Raj Goel, CISSP
CTO Brainlink International, Inc.
Raj’s LinkedIn profile
This article appeared on LAW.com
John Edwards (no, not THAT John Edwards) did a great job of summarizing various backup tools available for CLOUD backups, and some risks inherent in it.
My opinion is that law firms should NOT be using public or hybrid clouds, as dangers to client-confidentiality and potential litigation liabilities out-weigh any short-term savings.
Rajesh Goel, chief technology officer at Brainlink International, a New York-based compliance security consulting firm, warns that storing data in the cloud could, under some circumstances, pose a privacy risk to client data. “If a firm is large enough and they have the financial and technical resources to build their own private cloud, then the advantages of cloud computing are compelling,” he says. “For firms lured by the low cost/save money siren song of public and hybrid clouds, there’s danger ahead.”
Goel observes that while the Electronic Communications Privacy Act assures that e-mail has a 180-day right to privacy, information held in databases has zero days of privacy protection. “All online applications … can be classified as databases, under the strict definition of ECPA,” Goel asserts.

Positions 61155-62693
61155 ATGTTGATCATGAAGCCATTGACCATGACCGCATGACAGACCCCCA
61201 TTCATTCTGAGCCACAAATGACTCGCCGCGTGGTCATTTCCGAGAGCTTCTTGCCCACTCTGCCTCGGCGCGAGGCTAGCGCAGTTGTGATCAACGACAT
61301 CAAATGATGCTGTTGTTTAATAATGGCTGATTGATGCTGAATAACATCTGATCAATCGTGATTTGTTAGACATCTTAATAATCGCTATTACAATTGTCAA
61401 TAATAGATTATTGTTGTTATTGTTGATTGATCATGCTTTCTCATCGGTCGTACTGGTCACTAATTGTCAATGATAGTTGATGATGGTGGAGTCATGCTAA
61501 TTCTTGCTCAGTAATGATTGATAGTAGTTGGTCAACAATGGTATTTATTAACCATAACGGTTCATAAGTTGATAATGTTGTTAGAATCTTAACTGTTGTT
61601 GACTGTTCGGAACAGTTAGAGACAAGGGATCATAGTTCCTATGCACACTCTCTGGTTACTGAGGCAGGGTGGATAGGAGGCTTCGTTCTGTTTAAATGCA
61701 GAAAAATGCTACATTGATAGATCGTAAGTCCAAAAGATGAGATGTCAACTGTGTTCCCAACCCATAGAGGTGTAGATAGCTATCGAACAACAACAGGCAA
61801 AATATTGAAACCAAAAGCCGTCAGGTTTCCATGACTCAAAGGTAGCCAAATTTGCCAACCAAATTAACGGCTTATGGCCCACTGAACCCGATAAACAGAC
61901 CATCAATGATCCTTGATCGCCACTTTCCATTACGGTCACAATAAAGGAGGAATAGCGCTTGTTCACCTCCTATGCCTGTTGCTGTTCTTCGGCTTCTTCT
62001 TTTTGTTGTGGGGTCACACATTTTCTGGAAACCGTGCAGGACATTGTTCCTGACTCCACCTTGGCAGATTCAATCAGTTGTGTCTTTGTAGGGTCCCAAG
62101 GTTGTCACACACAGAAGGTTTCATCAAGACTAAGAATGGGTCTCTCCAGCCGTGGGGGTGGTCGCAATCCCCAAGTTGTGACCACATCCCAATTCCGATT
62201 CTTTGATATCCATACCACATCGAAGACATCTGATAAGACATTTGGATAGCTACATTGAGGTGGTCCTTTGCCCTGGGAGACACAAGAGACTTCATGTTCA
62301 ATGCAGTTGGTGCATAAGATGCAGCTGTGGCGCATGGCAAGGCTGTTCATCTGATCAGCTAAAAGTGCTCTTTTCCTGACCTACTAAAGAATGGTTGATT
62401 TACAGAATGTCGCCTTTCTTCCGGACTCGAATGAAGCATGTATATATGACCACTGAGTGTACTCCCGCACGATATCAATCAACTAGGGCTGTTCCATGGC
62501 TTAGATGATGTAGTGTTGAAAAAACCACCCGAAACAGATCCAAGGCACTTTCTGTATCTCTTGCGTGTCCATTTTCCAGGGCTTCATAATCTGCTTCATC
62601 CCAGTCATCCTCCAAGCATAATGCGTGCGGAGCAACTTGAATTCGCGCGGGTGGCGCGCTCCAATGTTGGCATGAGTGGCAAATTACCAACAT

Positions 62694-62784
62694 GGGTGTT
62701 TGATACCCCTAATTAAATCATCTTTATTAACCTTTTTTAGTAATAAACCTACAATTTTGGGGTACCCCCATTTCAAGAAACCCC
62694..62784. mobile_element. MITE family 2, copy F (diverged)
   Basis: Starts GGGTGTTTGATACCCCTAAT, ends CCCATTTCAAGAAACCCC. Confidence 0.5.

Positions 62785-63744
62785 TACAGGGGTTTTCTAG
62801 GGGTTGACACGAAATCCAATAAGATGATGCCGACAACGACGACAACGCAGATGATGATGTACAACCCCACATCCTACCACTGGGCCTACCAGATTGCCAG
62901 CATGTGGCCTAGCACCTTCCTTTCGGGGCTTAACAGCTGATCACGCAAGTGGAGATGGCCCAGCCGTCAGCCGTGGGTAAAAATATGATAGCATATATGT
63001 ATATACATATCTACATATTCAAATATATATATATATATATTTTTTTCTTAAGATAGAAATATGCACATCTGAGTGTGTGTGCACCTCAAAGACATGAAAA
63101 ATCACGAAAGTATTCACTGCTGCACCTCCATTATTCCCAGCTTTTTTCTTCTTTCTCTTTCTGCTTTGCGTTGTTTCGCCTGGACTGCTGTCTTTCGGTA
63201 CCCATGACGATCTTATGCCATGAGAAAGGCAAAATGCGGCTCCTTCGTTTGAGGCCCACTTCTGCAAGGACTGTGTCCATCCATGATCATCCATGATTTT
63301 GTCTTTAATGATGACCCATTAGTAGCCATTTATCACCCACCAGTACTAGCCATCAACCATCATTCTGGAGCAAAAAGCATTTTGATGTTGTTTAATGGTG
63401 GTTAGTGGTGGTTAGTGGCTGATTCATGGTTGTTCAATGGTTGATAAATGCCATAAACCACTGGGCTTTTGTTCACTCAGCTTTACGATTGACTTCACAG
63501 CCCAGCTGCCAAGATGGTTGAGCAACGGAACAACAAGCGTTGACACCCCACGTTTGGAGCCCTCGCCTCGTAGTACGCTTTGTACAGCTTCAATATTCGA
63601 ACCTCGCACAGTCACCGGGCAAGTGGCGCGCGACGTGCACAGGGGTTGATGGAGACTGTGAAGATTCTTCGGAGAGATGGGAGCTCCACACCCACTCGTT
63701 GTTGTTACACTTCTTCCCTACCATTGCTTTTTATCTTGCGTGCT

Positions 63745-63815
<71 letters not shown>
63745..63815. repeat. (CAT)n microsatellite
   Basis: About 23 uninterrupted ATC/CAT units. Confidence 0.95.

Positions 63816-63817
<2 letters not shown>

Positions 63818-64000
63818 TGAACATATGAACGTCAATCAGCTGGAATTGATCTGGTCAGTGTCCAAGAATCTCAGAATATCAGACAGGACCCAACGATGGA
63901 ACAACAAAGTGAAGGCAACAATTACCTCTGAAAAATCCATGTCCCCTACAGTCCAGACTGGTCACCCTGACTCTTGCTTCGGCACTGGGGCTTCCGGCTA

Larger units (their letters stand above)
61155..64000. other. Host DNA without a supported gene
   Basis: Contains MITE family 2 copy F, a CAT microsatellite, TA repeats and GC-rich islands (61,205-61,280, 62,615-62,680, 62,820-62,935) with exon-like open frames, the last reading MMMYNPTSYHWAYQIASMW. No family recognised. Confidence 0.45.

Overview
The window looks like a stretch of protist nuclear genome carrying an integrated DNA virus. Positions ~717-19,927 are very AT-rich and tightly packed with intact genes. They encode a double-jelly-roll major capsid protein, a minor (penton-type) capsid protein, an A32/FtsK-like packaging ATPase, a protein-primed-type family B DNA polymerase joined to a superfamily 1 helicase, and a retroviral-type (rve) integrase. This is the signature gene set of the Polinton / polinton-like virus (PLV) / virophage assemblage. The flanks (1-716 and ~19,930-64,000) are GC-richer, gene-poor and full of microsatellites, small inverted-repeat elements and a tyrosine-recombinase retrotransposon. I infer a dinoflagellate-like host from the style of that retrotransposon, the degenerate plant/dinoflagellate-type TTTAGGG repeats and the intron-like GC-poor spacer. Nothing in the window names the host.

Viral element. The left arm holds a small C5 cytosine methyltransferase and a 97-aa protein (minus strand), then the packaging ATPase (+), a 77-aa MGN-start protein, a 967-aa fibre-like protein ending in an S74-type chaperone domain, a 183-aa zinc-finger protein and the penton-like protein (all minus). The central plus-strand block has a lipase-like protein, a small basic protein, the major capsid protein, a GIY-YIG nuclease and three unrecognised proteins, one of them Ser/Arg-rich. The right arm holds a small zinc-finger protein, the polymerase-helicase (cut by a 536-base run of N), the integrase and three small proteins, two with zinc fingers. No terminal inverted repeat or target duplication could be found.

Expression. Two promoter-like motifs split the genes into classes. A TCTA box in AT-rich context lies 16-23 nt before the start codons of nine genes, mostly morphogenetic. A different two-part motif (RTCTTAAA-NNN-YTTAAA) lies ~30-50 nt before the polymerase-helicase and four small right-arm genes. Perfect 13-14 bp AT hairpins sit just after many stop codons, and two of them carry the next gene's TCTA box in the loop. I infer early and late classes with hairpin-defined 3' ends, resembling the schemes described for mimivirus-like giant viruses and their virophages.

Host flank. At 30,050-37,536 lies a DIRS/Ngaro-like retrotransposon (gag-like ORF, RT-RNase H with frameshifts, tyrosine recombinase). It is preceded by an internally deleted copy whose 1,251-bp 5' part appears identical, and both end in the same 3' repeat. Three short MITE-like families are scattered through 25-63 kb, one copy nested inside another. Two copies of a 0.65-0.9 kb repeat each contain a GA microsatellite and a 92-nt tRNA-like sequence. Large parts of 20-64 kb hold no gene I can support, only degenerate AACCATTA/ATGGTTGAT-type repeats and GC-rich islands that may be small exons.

Goel says that attorneys also need to be aware of another potential privacy threat. “The Patriot Act allows law enforcement to use National Security Letters to obtain information about individuals and companies from service providers,” he says. “Most NSLs forbid the service provider from notifying their clients that they have released information to law enforcement, based on NSLs.”
Goel adds that lawyers with clients in highly regulated areas, such as health care and financial services, also need to fully investigate their situation and privacy risk potential before sending files into the cloud.
Full Article is available at http://www.law.com/jsp/article.jsp?id=1202509461694&Backing_Up_Documents_in_the_Cloud&slreturn=1&hbxlogin=1